A Belgium-based company is using the steel slag byproduct of the steel industry to make concrete blocks. Masterbloc says its product can contribute to the development of a circular economy and is actually CO2-negative as production of the blocks absorbs more of the gas than it emits.
Masterbloc, a building block company based in Maasmechelen, has produced a building material from steel slag left over from the steel industry, according to Het Belang van Limburg. The aim was to create a block which stores CO2 and can help boost the circular economy, company CEO Bjorn Gubbels says.
At its factory, some 8- tonnes of so-called “CO2-bound” building blocks are built per day, accounting for a yearly output of 15,000 tonnes per year. Unlike other materials which have a net negative impact on CO2 emissions, Masterbloc’s product is CO-2 negative, with more CO2 absorbed during production than emitted.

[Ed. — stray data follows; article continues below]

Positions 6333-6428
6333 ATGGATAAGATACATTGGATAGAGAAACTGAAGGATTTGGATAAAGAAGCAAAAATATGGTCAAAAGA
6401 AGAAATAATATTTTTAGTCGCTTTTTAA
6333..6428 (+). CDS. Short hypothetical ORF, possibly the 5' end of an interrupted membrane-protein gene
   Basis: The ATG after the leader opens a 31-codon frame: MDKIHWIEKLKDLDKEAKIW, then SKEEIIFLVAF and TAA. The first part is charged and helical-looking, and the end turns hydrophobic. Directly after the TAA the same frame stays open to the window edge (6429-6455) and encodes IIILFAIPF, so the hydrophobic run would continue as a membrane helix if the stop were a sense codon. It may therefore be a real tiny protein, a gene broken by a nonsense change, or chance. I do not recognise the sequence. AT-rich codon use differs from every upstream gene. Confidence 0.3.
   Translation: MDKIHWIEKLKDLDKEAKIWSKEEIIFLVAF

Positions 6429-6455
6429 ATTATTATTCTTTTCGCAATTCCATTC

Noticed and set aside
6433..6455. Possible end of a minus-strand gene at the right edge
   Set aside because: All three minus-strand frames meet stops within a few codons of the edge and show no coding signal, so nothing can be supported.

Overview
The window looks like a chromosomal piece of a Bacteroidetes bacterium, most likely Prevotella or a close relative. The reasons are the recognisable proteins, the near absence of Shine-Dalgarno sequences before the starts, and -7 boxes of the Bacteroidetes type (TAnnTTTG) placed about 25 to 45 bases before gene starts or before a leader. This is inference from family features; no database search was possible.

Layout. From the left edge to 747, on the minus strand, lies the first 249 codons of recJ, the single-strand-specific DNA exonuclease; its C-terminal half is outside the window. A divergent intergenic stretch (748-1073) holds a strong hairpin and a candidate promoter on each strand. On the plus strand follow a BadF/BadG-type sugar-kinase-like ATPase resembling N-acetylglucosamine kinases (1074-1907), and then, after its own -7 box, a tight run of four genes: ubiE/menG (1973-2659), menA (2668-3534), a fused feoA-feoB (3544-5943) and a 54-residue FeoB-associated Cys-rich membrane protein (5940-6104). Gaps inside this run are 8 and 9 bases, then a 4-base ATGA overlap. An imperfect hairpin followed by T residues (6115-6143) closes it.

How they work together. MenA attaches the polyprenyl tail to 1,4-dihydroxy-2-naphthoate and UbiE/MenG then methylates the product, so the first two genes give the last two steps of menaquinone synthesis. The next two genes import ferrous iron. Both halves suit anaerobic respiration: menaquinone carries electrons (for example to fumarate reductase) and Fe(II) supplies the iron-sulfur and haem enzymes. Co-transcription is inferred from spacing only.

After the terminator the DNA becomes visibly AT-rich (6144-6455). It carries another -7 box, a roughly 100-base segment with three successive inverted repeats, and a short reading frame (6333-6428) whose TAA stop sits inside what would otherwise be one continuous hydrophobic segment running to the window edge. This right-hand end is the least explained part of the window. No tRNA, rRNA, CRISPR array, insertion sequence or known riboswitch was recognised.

The company plans to rapidly expand production of the building materials in the coming years, with the production process being presented to Flemish Minister Zuhal Demir on 15 December.
Masterbloc utilises technology from Genk-based recycling company Orbix, which has been processing steel slag from stainless steel producer Aperam since 1996.
In 2004, Orbix’s R&D manager, Dirk Van Mechelen, discovered that steel slag residue was hardening after exposure to CO2. Alongside researchers from the Flemish Institute for Technological Research (VITO), the technology was further developed in 2011 and the “Crabstone” process was patented.